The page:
Hey there, time traveller!
This article was published 27/1/2013 (1612 days ago), so information in it may no longer be current.
A 12-year-old who was arrested and charged with two counts of uttering threats is the second case this month Brandon Police Service have responded to involving online threats among youth via social media. Police were called on Jan. 22 and were told that the two young victims had been involved in some type of ongoing dispute with the suspect. It’s alleged that, via social media, she threatened to harm them.
After an investigation, police say they arrested the suspect on Jan. 24.
Staff Sgt. Gay Jones said BPS handles online threats just as seriously as any other. It’s the message, not the medium.
"If a person feels like they got a threat, we have to look at the content and nature of the threat," she said. "It’s not the method it’s conveyed, it’s the nature of the threat itself that determines whether it’s a criminal matter."
Earlier this month in a separate incident, BPS received a complaint from a 14-year-old girl that she was the target of a threatening message from another girl on Facebook.
The police investigation revealed that a 17-year-old Brandon girl had threatened to kill the victim as a result of a dispute over some property.
Police arrested the suspect and she is expected to appear in court on March 12, facing charges of threatening to cause death or injury and breach of probation.
While online bullying or threats make it easier for police to get evidence, BPS is aware that some people use aliases, making it harder to track down the suspects, according to Jones.
"It makes it more difficult for us to track them," she said. "The one advantage … is that we can have evidence of it rather than it be one person saying something against another. You have the possibility of a printed representation of what was said."
Online bullying entered public consciousness last year in the wake of the death of Amanda Todd, a Port Coquitlam, B.C., Grade 10 student, who was the victim of relentless bullying through Facebook. It quickly became the banner story of 21st century bullying and while the majority of teens are living a lot of their life online, Jones said she believes parents should be conscious of the age children log into social media sites for the first time.
"You seriously have to think about the age that your youngster is and when it is appropriate to utilizing certain parts of this medium," Jones said. "A 10-year-old on Facebook, is that something you would consider to be reasonable?"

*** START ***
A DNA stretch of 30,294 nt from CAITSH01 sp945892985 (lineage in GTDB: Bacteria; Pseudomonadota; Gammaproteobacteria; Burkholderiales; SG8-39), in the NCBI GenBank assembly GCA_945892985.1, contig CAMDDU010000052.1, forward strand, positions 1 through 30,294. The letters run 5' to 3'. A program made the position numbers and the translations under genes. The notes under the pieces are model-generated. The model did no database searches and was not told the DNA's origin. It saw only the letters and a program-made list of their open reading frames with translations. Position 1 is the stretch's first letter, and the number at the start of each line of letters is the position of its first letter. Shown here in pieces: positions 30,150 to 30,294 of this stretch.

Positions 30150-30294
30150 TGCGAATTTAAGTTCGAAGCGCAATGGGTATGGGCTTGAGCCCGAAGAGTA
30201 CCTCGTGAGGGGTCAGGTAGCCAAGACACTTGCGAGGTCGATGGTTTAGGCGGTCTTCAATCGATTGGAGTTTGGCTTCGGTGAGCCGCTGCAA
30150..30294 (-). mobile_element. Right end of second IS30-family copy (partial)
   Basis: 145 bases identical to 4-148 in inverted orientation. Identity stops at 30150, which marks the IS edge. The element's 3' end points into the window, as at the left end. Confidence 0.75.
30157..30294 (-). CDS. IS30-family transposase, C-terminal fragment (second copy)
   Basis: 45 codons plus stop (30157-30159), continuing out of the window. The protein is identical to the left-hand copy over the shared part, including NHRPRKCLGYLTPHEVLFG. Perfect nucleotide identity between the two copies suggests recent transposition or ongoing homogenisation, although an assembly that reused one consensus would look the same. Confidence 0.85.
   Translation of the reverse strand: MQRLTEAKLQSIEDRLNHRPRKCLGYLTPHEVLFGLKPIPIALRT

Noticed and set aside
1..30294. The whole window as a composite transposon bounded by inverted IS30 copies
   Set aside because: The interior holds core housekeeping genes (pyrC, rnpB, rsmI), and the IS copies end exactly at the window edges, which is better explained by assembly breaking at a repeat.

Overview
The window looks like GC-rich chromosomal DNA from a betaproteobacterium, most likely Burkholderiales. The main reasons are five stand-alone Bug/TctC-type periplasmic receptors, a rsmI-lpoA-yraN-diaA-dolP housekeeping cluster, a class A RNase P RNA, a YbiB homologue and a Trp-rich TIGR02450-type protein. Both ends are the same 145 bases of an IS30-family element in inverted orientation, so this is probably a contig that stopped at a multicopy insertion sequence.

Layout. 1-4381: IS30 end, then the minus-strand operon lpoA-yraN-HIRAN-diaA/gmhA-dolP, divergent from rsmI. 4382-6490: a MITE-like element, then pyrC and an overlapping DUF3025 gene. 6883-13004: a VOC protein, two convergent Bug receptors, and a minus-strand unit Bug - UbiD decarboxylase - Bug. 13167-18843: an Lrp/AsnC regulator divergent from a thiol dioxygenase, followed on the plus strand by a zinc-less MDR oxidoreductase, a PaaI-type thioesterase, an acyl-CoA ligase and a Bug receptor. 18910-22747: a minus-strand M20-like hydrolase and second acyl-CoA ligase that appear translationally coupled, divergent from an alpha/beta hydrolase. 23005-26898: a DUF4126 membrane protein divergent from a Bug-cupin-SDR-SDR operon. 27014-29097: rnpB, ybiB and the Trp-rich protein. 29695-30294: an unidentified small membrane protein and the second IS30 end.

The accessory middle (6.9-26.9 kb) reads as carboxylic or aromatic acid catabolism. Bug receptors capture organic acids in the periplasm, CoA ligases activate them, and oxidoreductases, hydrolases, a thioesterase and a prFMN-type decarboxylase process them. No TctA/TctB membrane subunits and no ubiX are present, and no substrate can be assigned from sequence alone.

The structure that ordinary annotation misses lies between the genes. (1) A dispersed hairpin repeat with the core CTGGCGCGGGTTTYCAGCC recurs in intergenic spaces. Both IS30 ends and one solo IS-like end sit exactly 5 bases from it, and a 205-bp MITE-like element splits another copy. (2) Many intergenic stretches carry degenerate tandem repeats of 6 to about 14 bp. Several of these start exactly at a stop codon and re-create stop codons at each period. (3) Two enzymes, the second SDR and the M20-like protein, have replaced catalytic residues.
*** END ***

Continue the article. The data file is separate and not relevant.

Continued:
Brandon School Division chairman Mark Sefton said the division has a slew of policies regarding bullying, student conduct, harassment and appropriate use of technology, but administration is in the process of implementing policy specific to social media conduct for students.
"It’s an emerging issue," he said. "Keeping ahead of the curve is sometimes difficult."
BSD schools block the use of Facebook on school computers but Sefton said many of these cases occur outside of school hours.
"It’s a challenge for schools and school divisions and parents."
If online conduct spills into the school and becomes an issue in the classroom, then it becomes a school issue, Sefton said.
"Schools respond very quickly to those things, and they take them very seriously because their No. 1 concern, of course, is student safety," he said.
Parents need to monitor what children are doing online, Sefton said, but parents don’t want to be overly suspicious.
"But at the same time, you want to be aware of what they’re doing and what their virtual footprint is."
Social media isn’t a passing fad and many school divisions are implementing ways to educate students on social media, BSD included.
"(Schools) have to make sure students understand they have responsibilities with the right to participate in social media."
Facebook has become one primary mean of communication and it has given users a sense of invisibility which leads to online bullying.
Bullying is now following students into their bedrooms through computers and even in their pockets, and Sefton said students just don’t know when to close it out.
"Part of it is a fascination, I think we’re all a little fascinated about what’s online about us," he said.
The 12-year-old suspect will appear in court on Feb. 19 to face two counts of uttering threats.